From launching their company in Hungary in 2009, to last month announcing that they have over 100 million users, presentation software Prezi has taken vast strides in it’s company’s growth since day one. Referred to as the most successful startup to come from the Hungarian ecosystem, their innovative technology has since chimed with new offices in San Francisco and exciting plans for the future. To mark their recent successes, we reached out to Csaba Faix from their Hungarian branch to find out more about their journey from Eastern Europe.
Tell me a little about the journey of the company since its founding.
Prezi just celebrated it’s 9th birthday a couple of weeks ago. However, the story started much earlier. Adam Somlai-Fischer, an internationally renowned architect and visual artist, found that when presenting architectural plans, a zoomable user interface (ZUI) enabled him to explore the “big picture” overview of a floor plan and then zoom into the details of individual rooms. So, he started to hand code zooming presentations for himself. In 2007, one of his presentations was seen by Peter “HP” Halacsy, a professor at Budapest University of Technology, who approached Adam to turn his idea into a product.
After the two teamed up, they realized they might have something on their hands so they reached out to a business-minded entrepreneur, Peter Arvai, for advice on building a product and a company. Peter, who had developed products for a global market as the founder of omvard.se and inventor of the world’s first mobile newsreader for TED Talks, wanted to turn this into something that would appeal to a global audience.
Prezi was launched in April 2009 from Budapest, leading to investments from TED Conferences, Accel Partners and Sunstone Capital. The San Francisco office was established in November 2009.
Altogether, Prezi has received USD 71.5m in investment and has over 100m users, whom created the world’s largest database of public presentation which have been viewed over 3.5 billion times.
In 2017, Prezi acquired Infogram, a leading, web-based data visualization company. Infogram specializes in charts and infographics for customers who need to quickly and effectively convey complex ideas. Prezi currently has offices in San Francisco, Budapest, and Riga.
What is forecast for the future of the company?
One of Prezi’s fastest growing customer segments is business users–specifically sales and marketing professionals–who are looking for a more visual, conversational and powerful way to present–to help them land clients, train customers, and inspire audiences. These sales and marketing professionals have realized that outdated slide software falls short at the critical selling moments they’ve worked so hard to attain. They’re turning to Prezi for presentations that help them close deals by truly engaging their prospects. Top companies such as Sharp, Brother (UK) and many more are already using Prezi to maximize returns on their efforts.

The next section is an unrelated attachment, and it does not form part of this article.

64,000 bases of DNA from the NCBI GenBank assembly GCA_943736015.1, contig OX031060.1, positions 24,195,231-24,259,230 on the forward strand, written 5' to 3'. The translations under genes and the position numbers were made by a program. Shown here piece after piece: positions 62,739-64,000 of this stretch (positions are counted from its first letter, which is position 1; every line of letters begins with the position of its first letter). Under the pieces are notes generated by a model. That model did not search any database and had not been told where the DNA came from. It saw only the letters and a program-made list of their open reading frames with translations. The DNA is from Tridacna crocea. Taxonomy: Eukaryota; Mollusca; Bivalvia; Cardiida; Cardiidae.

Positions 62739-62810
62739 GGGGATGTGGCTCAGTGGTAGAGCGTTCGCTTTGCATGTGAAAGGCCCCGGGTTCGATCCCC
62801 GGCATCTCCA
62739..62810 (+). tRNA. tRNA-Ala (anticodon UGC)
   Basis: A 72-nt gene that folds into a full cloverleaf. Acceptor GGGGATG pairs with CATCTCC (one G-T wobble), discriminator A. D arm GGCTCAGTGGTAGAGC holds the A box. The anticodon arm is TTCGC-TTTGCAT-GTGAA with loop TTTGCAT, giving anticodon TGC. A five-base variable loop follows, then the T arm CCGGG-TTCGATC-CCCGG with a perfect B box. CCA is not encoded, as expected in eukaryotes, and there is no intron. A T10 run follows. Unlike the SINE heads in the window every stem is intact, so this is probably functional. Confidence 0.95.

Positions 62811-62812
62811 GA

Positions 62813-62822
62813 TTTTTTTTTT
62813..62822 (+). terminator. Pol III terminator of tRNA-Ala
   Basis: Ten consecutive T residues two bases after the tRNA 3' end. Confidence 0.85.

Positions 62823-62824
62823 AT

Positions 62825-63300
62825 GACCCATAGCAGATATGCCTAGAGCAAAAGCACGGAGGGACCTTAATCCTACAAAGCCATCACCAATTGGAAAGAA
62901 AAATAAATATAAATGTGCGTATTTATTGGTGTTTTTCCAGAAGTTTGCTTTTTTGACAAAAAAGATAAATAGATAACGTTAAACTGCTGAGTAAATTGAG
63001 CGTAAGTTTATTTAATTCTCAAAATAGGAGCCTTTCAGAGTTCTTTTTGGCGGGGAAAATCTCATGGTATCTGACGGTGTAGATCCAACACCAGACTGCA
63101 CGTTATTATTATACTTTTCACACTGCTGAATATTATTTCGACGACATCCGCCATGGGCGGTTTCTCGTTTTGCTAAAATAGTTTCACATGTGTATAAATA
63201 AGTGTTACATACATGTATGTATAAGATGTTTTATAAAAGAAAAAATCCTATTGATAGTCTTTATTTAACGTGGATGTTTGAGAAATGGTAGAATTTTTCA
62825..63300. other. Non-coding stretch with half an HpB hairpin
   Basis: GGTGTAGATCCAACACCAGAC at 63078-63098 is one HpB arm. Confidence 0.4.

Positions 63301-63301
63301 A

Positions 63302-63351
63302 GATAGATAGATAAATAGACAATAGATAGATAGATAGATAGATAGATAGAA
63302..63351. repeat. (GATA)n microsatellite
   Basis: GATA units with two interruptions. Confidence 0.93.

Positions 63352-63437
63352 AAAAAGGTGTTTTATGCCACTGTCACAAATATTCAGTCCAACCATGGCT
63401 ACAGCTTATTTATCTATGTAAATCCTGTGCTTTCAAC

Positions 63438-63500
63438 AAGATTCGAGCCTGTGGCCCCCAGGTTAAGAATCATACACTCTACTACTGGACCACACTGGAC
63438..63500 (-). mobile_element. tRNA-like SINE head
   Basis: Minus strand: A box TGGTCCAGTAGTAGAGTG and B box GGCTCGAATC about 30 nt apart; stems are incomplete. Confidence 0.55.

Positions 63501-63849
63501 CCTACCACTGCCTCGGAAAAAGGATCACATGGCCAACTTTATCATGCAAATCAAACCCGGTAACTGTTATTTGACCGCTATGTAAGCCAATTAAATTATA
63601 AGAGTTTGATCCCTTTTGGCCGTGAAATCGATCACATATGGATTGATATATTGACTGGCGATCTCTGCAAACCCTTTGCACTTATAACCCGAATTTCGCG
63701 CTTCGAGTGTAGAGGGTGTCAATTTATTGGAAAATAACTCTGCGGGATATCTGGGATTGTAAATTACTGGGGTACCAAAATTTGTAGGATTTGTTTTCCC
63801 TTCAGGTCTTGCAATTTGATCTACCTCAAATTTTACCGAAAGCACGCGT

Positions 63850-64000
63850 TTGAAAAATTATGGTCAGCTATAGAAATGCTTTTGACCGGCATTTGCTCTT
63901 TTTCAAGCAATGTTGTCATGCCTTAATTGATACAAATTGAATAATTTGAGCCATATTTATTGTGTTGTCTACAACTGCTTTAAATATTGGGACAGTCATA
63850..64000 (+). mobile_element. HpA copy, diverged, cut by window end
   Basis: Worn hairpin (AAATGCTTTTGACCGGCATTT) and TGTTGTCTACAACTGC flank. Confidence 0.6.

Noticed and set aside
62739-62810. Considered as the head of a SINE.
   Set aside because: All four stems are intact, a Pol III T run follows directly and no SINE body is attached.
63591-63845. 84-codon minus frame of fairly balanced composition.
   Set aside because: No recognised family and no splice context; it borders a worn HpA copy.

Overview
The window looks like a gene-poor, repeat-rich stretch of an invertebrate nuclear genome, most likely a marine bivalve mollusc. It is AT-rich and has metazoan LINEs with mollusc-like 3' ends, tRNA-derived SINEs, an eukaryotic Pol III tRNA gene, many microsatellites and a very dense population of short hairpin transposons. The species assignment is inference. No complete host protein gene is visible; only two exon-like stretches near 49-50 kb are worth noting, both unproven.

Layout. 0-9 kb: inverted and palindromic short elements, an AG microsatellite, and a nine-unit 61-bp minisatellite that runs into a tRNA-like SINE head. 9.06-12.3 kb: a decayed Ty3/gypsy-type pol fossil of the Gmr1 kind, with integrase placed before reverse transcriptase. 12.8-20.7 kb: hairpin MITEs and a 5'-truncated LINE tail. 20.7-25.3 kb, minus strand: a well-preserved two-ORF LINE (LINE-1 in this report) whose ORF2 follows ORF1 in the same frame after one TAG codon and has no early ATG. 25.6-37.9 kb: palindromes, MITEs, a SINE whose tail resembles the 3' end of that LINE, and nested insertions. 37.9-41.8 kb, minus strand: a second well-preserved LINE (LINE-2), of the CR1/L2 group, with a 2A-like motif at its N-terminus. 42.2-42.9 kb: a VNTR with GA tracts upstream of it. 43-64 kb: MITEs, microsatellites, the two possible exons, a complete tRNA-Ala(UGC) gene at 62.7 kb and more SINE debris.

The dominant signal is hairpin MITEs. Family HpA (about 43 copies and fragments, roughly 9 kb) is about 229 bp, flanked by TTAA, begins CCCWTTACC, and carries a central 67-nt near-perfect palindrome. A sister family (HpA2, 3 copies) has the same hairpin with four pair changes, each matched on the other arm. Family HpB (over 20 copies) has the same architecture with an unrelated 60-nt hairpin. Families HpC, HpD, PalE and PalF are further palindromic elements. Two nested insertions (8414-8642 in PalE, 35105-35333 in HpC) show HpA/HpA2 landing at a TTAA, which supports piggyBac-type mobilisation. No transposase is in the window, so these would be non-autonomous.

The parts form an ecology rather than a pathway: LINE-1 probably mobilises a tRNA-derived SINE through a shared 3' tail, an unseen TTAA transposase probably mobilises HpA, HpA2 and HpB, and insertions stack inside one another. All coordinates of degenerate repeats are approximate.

Conversational storytelling is key to the success of our customers, helping them stand out in an increasingly noisy world where bullet points have too often replaced meaning. Our latest product, Prezi Next allows our customers to have conversations instead of top-down presentations with their clients which helps them meet their goals.
This phenomenon was confirmed by Harvard University. A research done by Sam Moulton, Ph. D., department of psychology and lead researcher at Harvard University, concluded that Prezi was rated significantly more organized, engaging, persuasive, and effective than both PowerPoint and oral presentations across a number of dimensions in two separate experiments.
We will continue to innovate with new technologies like our upcoming Prezi Augmented Reality (Prezi AR) that will make presentations even more compelling and immersive.
What are the benefits of launching a startup in Eastern Europe? And how is that different to other tech ecosystems?
You can find everything in Eastern Europe you need to start a successful company. Great and well-educated people, well-developed infrastructure and luckily more and more money to invest. Plus, here in Eastern Europe, you can find a diverse group of people which just look at our founding story- is always beneficial for a company.
In addition to this, people coming from Eastern Europe tend to be more creative perhaps because of the history, or the of lack of resources. And working for a startup demands a creative approach which here in Eastern Europe of part of our DNA.
Could you provide some steps to success for startups in Eastern Europe? How could they look to take their technology global?
Obviously, there is no ideal solution which would work for every business, however the most important thing is to find your market. At Prezi, we decided to go for the international market right after we launched our product. And for us it was the US because the presentation culture there the US was stronger than in Europe. We had to target that market to reach critical mass. It relates to the number of users speaking the same language, the number of investors with global ambitions, and the number of advisors who can help you navigate the troubled waters of building a company. So, the advice is to go there, learn, absorb the knowledge and build a global network!